CBN to issue N155 billion treasury bills Dec. 16
Decries illegal activities hiking rates at parallel forex market
The Federal Government may have concluded arrangements to raise N155.39 billion ($780 million) in Treasury Bills (T-Bills), with maturities ranging from three months to one year on December 16.
The Central Bank of Nigeria said the T-Bills programme would include a N20 billion worth of three-month paper; N25 billion for six-month paper; and N110.39 billion for the one-year bills, through the Dutch Auction System.
The Dutch auction system is a method of pricing shares/market instruments, whereby the price of the security offered is lowered until there are enough bids to sell all the quantities offered, which must be then sold at that price.
Already, traders have expressed optimism that the instrument will be oversubscribed, while yields are likely to drop further from the last auction of short-dated paper by next week, in tandem with the prevailing trend in the secondary (retail) market.
Last week, the Debt Management Office, auctioned N129 billion in bonds, Indeed, followed by a N50 billion local currency denominated bond due December 9.
The bonds auction was a reopening of previously issued papers- February 2020 (N30 billion) and March 2024 (N20 billion).
Meanwhile, the naira fell two percent to a low of N251 to the dollar in the parallel market yesterday, CBN reduced its dollar supplies to bureaux de change operators due to incomplete documentation, with the suspension of over 1800 that were affected.
The Director of Communications Department, CBN, Alhaji Ibrahim Mu’azu, who affirmed the suspension of the operators, said the apex bank is concerned about the time it takes for the operators to dispose off their foreign exchange received from the bank, but only strict about rendering returns.
The rule is clear and the affected operators are fully aware of it. When CBN disburses foreign exchange to the operators, they must render account of their sale before they can received another disbursement. These operators have refused to do so and we have decided to apply the rule.
BDCs are established to service Nigerians need for Personal Travel Allowance and Basic Travel Allowance, among other ones, which does not exceed $5000 and $4000. It is not the window for access foreign exchange for importations. We did not withdraw their licence, we only assumed that they have exhausted the foreign exchange position. So, whenever they come with returns, we can continue to disburse to them.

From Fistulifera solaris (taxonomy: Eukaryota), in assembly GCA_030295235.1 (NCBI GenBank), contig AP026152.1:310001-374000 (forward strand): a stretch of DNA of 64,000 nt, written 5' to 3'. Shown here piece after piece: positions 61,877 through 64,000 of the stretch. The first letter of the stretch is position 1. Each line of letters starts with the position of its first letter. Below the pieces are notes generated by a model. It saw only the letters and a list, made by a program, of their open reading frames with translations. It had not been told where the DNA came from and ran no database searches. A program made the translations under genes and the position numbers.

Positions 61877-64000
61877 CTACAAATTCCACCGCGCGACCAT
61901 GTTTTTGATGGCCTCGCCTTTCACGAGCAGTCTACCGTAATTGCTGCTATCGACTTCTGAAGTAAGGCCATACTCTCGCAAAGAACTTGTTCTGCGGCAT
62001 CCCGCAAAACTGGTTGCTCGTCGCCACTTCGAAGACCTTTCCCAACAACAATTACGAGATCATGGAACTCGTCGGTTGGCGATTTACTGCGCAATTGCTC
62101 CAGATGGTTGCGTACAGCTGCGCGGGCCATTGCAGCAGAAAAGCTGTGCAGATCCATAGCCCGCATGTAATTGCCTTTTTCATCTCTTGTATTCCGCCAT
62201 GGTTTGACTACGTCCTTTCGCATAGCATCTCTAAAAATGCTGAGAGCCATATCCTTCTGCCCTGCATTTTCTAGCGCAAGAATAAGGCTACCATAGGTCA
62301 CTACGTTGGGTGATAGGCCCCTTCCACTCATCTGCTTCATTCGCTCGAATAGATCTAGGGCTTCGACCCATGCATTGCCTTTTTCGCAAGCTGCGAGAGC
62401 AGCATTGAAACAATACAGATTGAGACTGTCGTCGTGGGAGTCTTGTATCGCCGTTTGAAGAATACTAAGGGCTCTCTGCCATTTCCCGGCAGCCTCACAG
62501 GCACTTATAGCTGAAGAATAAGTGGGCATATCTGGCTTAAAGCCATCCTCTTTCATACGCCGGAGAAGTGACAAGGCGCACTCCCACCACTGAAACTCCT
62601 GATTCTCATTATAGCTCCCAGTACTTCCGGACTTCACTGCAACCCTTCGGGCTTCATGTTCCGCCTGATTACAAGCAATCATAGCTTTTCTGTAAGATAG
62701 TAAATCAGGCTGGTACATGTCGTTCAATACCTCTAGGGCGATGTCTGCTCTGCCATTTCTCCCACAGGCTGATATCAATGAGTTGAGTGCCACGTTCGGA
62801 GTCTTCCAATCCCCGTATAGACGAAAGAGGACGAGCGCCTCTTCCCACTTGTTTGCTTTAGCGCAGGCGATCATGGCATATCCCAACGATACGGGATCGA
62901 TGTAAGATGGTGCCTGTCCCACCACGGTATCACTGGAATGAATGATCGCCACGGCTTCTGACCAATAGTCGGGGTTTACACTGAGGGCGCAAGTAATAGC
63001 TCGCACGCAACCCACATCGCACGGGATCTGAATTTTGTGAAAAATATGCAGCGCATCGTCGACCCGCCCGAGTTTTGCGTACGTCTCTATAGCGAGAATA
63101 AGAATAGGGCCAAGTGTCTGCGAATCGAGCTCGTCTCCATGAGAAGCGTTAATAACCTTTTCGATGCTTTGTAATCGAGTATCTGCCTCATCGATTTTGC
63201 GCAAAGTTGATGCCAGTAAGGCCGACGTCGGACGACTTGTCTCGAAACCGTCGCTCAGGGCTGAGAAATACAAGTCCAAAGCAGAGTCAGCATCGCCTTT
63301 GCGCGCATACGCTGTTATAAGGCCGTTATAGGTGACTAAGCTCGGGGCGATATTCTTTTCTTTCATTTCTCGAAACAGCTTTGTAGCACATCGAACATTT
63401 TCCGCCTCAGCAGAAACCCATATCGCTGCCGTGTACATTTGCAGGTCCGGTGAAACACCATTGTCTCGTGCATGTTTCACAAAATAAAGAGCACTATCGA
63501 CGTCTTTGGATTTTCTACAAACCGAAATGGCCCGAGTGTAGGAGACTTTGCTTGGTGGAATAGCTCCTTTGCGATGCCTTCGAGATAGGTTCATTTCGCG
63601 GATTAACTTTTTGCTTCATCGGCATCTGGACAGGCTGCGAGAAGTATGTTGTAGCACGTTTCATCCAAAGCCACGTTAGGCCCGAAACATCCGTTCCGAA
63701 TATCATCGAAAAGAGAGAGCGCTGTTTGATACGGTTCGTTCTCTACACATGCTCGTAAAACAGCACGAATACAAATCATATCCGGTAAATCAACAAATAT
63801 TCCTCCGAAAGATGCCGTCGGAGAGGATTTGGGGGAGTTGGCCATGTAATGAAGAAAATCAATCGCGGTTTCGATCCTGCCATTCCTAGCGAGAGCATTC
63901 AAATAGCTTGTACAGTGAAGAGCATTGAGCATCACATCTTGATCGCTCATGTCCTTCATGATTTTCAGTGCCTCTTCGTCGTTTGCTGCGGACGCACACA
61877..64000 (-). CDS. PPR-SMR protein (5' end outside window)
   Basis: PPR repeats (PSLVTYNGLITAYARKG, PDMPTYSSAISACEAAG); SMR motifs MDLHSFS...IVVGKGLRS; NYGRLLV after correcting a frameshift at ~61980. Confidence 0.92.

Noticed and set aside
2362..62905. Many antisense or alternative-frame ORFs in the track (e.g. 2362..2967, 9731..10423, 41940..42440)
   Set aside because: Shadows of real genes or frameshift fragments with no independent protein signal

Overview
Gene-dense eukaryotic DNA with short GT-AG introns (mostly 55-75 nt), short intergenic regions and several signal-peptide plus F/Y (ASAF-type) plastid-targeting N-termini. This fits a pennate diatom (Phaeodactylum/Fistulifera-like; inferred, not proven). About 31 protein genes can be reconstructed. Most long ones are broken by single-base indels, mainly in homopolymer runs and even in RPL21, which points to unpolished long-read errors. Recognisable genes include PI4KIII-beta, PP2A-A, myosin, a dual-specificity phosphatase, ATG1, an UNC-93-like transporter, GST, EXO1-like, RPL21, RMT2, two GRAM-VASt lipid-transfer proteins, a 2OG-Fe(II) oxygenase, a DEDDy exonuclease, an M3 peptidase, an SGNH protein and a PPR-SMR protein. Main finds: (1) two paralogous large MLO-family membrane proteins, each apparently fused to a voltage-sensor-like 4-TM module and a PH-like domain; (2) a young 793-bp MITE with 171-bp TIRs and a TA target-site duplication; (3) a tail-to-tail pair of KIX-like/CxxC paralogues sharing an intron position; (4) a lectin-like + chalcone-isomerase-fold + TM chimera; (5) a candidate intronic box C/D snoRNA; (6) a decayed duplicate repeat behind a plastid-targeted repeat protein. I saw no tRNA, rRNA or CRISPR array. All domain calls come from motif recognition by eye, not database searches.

Naira can exchange for N250 or N500 at the parallel market, but not at the BDCs and they cannot sale at that amount because they officially regulated margin. It only happens on the roadside.
“Why would a Nigerian with genuine demand for foreign exchange resort to patronising roadside operators that is costly (N251) instead of licensed BDC operator, who by rule establishing it cannot sale above N205 per dollar given the current official rate?
“The answer is that it is only the means available to launder money and avoid being noticed, as well as getting access to foreign exchange to buy what the person cannot defend legally.
“We have issued a circular concerning PTA, BTA, school fees and others, which banks and BDCs can fund. Banks are supporting the directive. Already, Travelex is at the international airport, which individuals can confirm and is cheap.”
Why should I go where it is costlier?
Yesterday, the apex bank sold $30.5 million to 1,017 bureaux de change agents, excluding around 1,801 others from its weekly sale, lower than $84.5 million it offered two weeks ago, while at the interbank window, the naira remained stable at N199.47, close to a rate at which it has been pegged since February.
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